Trends in Population Growth and Diversity

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In an ever-increasing world of competition, organizations today must have strategies in place responding to trends in population growth and diversity that could have an impact on an organization's ability to plan, organize, lead, and control. Some factors to be considered include; vendor relationships, population growth, diversity, lawsuits, one stop shopping, and overcoming barriers to new cultures.

Wal-Mart is a huge corporation whose operations are heavily scrutinized by the media, the public, and Wal-Mart's employees. Due to this constant visibility, Wal-Mart's management practices must be sound, consistent, and adaptable to change. The first factor impacting one of Wal-Mart's management functions relates to diversity. Wal-Mart is an international corporation, in every aspect of the term. The company currently employs "1.6 million associates worldwide through more than 3,800 facilities in the United States and more than 2,400 units in Argentina, Brazil, Canada, China, Costa Rica, El Salvador, Germany, Guatemala, Honduras, Japan, Mexico, Nicaragua, Puerto Rico, South Korea and the United Kingdom" (Wal-Mart Facts: At a Glance). If one were to count all customers that visit the mega-store in one week, that count would surpass 138 million worldwide. How did the company grow from one store in 1962 to the mega-company that exists today? "We have always stayed true to the Three Basic Beliefs Mr. Sam established in 1962: 1) Respect for the Individual 2) Service to Our Customers and 3) Strive for Excellence" says Lee Scott, President and Chief Executive Officer of Wal-Mart Stores, Inc. Five years later, the Walton brothers (Sam and Bud) had reported $12.6 million in sales and had plans to open 24 more stores across the states of Arkansas, Missouri, and Oklahoma. The company continued its rapid growth, and in 1991 opened the first international store in Mexico. Eight years later, Wal-Mart expanded to Great Britain with the acquisition of ASDA. "ASDA, Britain's best value food and clothing superstore, became part of the Wal-Mart family on July 26, 1999," (Wal-Mart Facts: At a Glance). In 1996, Wal-Mart made its debut in China. However, the superstore had to focus its variety around the lifestyle of the Chinese people. Unlike Americans, Chinese shop for their food on a daily basis, as home refrigeration is well below the average in the United States. In addition, there are food stores in the region that are the same size as any convenience store found in the United States. "Assortment is key, and as of opening day, about 85% to 90% of the mix will be domestically sourced, with the remainder imported" (Andreoli, 1996). Millard Barron, Senior VP and COO of Wal-Mart International, recruited vendor partners earlier in the year, at the National Housewares Manufacturers Association, this annual committee, based in Rosemont, Illinois, had just over 100 attendees. However, only 23 were going to global markets with Wal-Mart. "Although the financing needed to go international may intimidate the smaller vendors, or those that don't have the information or savvy of Procter & Gamble, Nestle or Lever Bros., Barron warned that most vendors can't afford not to develop international relations"(Andreoli, 1996). Barron believes that if the current import trends continue, American brands will struggle to retain shelf space against international vendors, "unless U.S. makers develop global relationships now" (Andreoli, 1996). These vendor relationships are crucial in maintaining a good business rapport, which overall will retain the attraction for American products. "Anything American has a lot of attraction. Consumers there are intrigued with U.S. branded products," says Caroline Lober. Lober is the Newell International sales manager for Taiwan, Hong Kong, China, and South Saharan markets. 1.Cultural Norms (Tony)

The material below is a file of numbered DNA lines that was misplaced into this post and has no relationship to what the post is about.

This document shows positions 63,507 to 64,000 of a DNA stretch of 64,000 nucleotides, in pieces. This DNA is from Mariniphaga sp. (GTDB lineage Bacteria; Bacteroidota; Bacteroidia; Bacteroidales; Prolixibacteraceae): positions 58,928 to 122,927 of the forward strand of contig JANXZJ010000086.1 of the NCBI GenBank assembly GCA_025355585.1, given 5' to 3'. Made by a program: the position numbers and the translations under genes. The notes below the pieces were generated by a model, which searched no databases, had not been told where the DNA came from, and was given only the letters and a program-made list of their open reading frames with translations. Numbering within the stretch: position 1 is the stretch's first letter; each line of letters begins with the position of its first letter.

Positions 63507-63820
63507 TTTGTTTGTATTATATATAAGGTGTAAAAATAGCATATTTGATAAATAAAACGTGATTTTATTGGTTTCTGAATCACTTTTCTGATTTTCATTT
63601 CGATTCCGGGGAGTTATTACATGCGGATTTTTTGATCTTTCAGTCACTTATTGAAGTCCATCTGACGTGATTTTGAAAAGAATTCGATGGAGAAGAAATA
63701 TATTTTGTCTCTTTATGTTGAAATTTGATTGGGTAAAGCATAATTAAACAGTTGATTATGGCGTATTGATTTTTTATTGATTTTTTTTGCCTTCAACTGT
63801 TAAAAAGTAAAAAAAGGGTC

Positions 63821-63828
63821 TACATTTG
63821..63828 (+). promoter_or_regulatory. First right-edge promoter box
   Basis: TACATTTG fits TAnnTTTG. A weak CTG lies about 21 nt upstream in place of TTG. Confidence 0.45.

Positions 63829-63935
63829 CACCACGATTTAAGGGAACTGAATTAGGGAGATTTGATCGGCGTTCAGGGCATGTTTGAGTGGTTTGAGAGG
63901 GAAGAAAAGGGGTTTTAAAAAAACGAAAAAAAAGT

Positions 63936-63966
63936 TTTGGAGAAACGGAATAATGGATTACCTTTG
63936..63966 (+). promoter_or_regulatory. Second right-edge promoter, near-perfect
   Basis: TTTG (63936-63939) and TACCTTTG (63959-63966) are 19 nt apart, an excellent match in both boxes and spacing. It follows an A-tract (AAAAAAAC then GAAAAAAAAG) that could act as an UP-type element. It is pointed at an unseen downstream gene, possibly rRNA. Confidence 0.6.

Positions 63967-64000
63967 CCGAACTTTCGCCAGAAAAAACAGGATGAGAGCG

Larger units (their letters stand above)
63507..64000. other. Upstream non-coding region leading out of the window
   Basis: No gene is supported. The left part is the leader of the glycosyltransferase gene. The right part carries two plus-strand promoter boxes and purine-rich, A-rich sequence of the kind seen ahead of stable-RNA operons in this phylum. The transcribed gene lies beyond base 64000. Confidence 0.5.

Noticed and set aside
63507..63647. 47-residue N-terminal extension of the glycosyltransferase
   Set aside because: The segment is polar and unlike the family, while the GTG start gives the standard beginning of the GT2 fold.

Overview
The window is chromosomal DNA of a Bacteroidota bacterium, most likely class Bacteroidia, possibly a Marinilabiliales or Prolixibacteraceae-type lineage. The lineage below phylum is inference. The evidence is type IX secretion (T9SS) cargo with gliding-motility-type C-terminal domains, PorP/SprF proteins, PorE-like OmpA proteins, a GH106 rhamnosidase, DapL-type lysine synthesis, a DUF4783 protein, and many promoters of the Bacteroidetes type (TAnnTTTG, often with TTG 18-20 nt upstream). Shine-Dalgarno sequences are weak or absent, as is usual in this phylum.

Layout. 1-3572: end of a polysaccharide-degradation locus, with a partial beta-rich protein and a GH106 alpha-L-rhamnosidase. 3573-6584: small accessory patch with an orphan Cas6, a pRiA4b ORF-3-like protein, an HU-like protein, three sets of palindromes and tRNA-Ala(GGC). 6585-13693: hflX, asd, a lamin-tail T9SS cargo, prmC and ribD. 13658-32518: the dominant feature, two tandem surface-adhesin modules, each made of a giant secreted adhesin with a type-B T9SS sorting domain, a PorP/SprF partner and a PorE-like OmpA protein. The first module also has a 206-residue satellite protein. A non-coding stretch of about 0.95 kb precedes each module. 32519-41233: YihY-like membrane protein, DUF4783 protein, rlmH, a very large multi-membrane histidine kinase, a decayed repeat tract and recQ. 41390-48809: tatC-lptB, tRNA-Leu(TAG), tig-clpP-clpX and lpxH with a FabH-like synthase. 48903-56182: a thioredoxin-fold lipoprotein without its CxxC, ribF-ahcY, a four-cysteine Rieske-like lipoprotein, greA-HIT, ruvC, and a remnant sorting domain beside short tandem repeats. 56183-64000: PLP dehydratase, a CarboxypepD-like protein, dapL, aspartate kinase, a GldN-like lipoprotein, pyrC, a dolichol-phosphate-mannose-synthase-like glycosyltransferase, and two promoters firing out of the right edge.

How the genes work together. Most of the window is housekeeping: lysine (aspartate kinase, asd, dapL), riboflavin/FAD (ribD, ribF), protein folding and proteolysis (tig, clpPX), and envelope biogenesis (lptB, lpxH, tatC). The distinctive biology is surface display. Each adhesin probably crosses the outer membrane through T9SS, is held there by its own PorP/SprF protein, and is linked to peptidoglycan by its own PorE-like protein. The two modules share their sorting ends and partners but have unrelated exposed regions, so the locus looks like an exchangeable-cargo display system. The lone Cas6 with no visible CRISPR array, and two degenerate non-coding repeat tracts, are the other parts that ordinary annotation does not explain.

a.Providing a comfortable one stop-shopping atmosphere for all customers. b.Over coming barriers in new cultures.
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